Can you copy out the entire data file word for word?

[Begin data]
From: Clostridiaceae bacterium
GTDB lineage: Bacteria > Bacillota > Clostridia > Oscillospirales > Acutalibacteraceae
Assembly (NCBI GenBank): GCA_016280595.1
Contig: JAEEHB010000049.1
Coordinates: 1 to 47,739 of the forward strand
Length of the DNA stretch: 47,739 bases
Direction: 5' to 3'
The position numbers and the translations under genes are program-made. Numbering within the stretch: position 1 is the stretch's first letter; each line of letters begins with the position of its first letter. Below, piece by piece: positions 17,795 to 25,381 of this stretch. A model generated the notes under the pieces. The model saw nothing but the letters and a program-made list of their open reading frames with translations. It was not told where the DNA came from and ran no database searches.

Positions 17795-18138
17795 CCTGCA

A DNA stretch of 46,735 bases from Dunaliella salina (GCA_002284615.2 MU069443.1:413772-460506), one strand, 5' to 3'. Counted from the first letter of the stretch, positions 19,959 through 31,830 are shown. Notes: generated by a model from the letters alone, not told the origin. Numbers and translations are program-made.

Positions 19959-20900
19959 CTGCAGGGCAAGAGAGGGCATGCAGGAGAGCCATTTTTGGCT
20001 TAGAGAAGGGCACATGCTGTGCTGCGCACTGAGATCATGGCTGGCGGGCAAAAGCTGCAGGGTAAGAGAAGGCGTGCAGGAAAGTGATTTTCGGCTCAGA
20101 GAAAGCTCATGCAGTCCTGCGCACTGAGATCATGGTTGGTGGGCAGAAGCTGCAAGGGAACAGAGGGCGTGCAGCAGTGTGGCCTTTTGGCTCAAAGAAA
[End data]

From: Clostridiaceae bacterium
GTDB lineage: Bacteria > Bacillota > Clostridia > Oscillospirales > Acutalibacteraceae
Assembly (NCBI GenBank): GCA_016280595.1
Contig: JAEEHB010000049.1
Coordinates: 1 to 47,739 of the forward strand
Length of the DNA stretch: 47,739 bases
Direction: 5' to 3'
The position numbers and the translations under genes are program-made. Numbering within the stretch: position 1 is the stretch's first letter; each line of letters begins with the position of its first letter. Below, piece by piece: positions 17,795 to 25,381 of this stretch. A model generated the notes under the pieces. The model saw nothing but the letters and a program-made list of their open reading frames with translations. It was not told where the DNA came from and ran no database searches.

Positions 17795-18138
17795 CCTGCA

A DNA stretch of 46,735 bases from Dunaliella salina (GCA_002284615.2 MU069443.1:413772-460506), one strand, 5' to 3'. Counted from the first letter of the stretch, positions 19,959 through 31,830 are shown. Notes: generated by a model from the letters alone, not told the origin. Numbers and translations are program-made.

Positions 19959-20900
19959 CTGCAGGGCAAGAGAGGGCATGCAGGAGAGCCATTTTTGGCT
20001 TAGAGAAGGGCACATGCTGTGCTGCGCACTGAGATCATGGCTGGCGGGCAAAAGCTGCAGGGTAAGAGAAGGCGTGCAGGAAAGTGATTTTCGGCTCAGA
20101 GAAAGCTCATGCAGTCCTGCGCACTGAGATCATGGTTGGTGGGCAGAAGCTGCAAGGGAACAGAGGGCGTGCAGCAGTGTGGCCTTTTGGCTCAAAGAAA